Either way, I made some comment about how the situation in Baghad was pretty grim. My compatriot turned to me and said something like "oh but we've been making progress recently!"

Before I could say anything, the moment ended. We got to where we were going, someone else spoke, and the conversation went elsewhere.

If I had been able, I would have said something along the lines of "Oh come on. Here we are 3 1/2 years into the war and you're telling me cheerfully that "we're making progress in the capital city"? "

In Losing the War I said that we were losing the overall war against Islamic fascism (I encourage you to read it simply because several commenters made some very astute points). In this post I'm going to say that we're losing the war in Iraq.

Before my pro-war readers freak out, be assured that one, I think we can still pull it out, and that two I still think it was a good idea to invade.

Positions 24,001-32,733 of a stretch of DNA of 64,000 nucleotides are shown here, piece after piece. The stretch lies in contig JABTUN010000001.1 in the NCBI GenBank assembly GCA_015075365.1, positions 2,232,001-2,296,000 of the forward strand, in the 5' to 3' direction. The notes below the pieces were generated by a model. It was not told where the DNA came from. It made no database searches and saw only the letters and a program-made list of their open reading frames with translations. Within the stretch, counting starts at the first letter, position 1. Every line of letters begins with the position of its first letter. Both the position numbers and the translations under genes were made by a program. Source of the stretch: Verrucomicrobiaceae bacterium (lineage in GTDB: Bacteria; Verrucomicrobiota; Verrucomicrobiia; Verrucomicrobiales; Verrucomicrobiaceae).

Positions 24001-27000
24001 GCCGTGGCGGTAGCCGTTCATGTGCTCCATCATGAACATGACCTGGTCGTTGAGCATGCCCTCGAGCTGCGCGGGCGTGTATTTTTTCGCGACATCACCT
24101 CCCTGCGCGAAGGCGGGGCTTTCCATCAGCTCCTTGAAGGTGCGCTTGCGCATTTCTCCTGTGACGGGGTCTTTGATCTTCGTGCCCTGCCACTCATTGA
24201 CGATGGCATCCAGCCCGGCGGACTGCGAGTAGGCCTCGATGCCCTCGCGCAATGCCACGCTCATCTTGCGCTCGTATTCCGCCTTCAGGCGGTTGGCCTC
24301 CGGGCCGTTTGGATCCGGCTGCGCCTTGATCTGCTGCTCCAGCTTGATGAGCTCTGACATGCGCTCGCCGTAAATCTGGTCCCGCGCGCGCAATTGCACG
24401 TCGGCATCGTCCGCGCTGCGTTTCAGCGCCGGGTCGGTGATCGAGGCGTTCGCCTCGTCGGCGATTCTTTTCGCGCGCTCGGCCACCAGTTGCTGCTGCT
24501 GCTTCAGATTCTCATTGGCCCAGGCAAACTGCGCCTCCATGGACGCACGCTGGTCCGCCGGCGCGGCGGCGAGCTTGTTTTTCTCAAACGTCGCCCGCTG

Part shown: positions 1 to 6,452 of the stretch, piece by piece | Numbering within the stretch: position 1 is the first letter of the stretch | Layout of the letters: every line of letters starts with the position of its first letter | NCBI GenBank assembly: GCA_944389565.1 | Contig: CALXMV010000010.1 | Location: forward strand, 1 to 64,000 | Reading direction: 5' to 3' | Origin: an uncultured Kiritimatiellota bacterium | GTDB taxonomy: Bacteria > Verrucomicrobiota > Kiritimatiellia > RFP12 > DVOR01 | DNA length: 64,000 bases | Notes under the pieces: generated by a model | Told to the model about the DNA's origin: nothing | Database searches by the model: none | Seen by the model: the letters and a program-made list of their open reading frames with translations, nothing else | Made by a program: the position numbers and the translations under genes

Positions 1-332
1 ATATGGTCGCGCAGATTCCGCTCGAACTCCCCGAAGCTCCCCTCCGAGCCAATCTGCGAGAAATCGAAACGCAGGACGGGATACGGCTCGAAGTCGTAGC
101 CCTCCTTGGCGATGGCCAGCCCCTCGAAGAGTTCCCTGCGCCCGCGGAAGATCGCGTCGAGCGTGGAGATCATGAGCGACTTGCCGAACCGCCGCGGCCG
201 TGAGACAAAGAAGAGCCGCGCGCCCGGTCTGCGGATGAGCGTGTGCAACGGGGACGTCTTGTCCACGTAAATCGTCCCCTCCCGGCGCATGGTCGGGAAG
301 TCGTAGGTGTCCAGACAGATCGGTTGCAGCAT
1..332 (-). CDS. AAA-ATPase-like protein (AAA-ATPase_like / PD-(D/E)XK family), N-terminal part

Before any anti-war readers chortle with glee, ask yourself why it makes you happy to read that I think we're losing.

The editors and writers of National Review have supported the war from the beginning, and do so today. But like me, they have come to be more and more alarmed with the state of affairs in Baghdad. As such, they gathered 10 military experts, geopolitical thinkers, Middle East scholars, and conservative writers for a symposium and asked them two questions: "Are we winning; and, if not, how can we?"